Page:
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Monday, 18 April 2016

Food Fairy Tales and Menus Misspeakings

I'm not exactly a gourmand; I'm a careless cook, I have low tastes, and I don't eat out all that much, (both impecunious AND a tightwad.)

But none of this is a surprise to me - and not just because I'm in state.
I have a food allergy with which to deal, and for years I've been lied to both deliberately and accidentally, by commercial establishments, friends and family members, (and that's not even counting the enormous array of food ingredients that the average person should not be expected to know is made from or would contain corn, e.g. distilled vinegar, pre-shredded cheese, Irish whisky.)

But I fear a great deal of this is brought upon trend-following diners and food snobs by themselves, desperate to be on the cutting edge, and ignorant or unheeding of easily verifiable truths just as long as they laid out enough cash for whatever it is they are ingesting.
One relative assured me a prepared dish contained nothing to which I was allergic, she'd "read the label." What she meant, I discovered that evening when my face ballooned to comical proportions, was not that she had read the ingredient list, but that she had read it was clearly marked as a product of "W#0LE FOODS," and it was only cheap places that I shopped where one needed to worry about them "putting chemicals in their food", right?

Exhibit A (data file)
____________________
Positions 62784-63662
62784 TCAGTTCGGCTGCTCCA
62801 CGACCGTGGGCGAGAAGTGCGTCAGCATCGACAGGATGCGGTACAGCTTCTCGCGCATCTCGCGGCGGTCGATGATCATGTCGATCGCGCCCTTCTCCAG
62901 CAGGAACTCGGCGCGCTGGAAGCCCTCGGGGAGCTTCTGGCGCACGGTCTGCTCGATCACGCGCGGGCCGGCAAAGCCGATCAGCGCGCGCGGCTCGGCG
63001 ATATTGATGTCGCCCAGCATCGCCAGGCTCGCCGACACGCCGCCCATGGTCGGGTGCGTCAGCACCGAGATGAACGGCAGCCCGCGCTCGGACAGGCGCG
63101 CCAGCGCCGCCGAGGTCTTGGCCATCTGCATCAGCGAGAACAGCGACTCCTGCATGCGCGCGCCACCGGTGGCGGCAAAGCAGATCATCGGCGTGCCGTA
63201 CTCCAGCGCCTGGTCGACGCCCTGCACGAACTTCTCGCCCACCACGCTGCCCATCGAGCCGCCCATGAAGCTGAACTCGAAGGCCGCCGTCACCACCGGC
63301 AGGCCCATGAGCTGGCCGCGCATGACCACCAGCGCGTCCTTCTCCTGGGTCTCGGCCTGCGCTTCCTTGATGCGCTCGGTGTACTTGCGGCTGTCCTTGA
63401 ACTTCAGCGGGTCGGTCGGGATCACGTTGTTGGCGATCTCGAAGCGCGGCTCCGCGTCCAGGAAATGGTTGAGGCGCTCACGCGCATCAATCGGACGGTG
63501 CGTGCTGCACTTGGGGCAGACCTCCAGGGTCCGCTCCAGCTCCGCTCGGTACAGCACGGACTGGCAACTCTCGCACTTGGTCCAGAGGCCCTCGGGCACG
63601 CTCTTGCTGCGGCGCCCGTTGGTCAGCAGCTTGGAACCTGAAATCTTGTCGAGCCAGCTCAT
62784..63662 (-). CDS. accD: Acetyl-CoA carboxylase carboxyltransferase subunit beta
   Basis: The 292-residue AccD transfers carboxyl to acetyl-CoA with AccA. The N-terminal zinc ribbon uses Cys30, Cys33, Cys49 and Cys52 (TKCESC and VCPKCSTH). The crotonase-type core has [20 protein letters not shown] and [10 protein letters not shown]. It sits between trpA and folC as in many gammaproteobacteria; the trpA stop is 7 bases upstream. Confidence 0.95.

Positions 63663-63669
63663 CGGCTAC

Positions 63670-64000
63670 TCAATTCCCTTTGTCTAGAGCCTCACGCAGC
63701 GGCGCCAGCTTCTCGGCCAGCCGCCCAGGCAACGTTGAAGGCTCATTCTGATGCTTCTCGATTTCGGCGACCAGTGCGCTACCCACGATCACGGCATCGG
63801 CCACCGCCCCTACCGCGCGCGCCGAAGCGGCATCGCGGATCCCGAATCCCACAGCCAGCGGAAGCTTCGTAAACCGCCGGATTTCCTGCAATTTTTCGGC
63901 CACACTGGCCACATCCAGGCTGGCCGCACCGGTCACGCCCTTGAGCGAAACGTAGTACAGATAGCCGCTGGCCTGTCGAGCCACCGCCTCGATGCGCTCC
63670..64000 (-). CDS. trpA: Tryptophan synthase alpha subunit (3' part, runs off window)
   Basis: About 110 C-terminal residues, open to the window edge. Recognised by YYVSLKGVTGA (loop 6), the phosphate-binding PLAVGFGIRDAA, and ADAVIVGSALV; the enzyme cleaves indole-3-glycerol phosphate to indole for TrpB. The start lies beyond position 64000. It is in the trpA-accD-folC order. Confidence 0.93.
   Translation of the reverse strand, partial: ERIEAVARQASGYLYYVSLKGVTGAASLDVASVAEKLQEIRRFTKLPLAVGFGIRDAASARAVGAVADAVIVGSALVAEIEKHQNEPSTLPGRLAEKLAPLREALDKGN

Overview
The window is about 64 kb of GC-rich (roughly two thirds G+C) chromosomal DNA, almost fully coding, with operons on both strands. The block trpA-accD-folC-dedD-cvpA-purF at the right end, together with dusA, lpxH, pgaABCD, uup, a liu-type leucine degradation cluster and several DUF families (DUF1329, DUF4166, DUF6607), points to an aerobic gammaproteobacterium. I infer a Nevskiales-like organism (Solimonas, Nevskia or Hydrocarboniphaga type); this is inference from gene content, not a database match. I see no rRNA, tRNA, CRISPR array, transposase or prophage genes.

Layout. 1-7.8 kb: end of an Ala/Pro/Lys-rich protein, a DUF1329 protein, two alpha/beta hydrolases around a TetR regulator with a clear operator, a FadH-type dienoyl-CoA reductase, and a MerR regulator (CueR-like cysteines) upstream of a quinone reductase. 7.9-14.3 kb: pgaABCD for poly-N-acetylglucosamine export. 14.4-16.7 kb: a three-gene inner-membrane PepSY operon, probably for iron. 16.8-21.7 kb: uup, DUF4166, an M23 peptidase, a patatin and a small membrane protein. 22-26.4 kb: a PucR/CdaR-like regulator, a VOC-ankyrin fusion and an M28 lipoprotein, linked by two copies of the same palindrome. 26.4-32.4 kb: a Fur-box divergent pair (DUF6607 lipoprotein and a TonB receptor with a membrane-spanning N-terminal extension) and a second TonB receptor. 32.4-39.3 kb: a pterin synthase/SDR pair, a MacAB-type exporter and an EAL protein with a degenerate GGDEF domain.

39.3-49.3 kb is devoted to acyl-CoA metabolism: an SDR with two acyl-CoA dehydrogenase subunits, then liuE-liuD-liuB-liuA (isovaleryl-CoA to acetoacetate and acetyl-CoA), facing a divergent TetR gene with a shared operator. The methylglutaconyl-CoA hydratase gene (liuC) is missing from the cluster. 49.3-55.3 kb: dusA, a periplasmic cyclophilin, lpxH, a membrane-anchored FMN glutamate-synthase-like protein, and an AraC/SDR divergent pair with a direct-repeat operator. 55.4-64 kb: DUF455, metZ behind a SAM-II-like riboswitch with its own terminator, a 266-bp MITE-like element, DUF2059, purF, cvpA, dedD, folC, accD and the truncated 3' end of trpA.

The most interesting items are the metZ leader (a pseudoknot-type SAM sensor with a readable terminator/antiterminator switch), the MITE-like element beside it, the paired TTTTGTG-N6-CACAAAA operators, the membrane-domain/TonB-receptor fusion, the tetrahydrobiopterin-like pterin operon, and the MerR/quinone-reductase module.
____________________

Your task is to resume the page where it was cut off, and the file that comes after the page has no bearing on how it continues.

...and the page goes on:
(Never mind that the entire physical world is made of "chemicals", a point her Ivy League education had failed to teach her.)
Anyway, caveant emptores, et comestores...
The restaurant’s chalkboard makes claims as you enter from the valet parking lot. At the hostess stand, a cheery board reads, “Welcome to local, farm-fresh XXXX.”
Brown butcher paper tops tables and lettuces grow along a wooden wall. In a small market case, I see canned goods from here and produce from somewhere. Check the small print: blackberries from Mexico and blueberries from California.

With the tagline “Local, simple and honest,” XXXX was among the first wave of farm-to-table restaurants in [the area] to make the assertion “we use local products whenever possible.” I’ve reviewed the food. My own words are right there on their website: “local, thoughtful and, most importantly, delicious.”
But I’ve been had, from the snapper down to the beef...
This is a story we are all being fed. A story about overalls, rich soil and John Deere tractors scattering broods of busy chickens. A story about healthy animals living happy lives, heirloom tomatoes hanging heavy and earnest artisans rolling wheels of cheese into aging caves nearby.
More often than not, those things are fairy tales....
If you eat food, you are being lied to every day.
The food supply chain is so vast and so complicated. It has yielded extra-virgin olive oil that is actually colored sunflower oil, Parmesan cheese bulked up with wood pulp, and a horsemeat scandal that, for a while, rendered Ikea outings Swedish meatball-free.
Everywhere you look, you see the claims: “sustainable,” “naturally raised,” “organic,” “non-GMO,” “fair trade,” “responsibly grown.” Restaurants have reached new levels of hyperbole.

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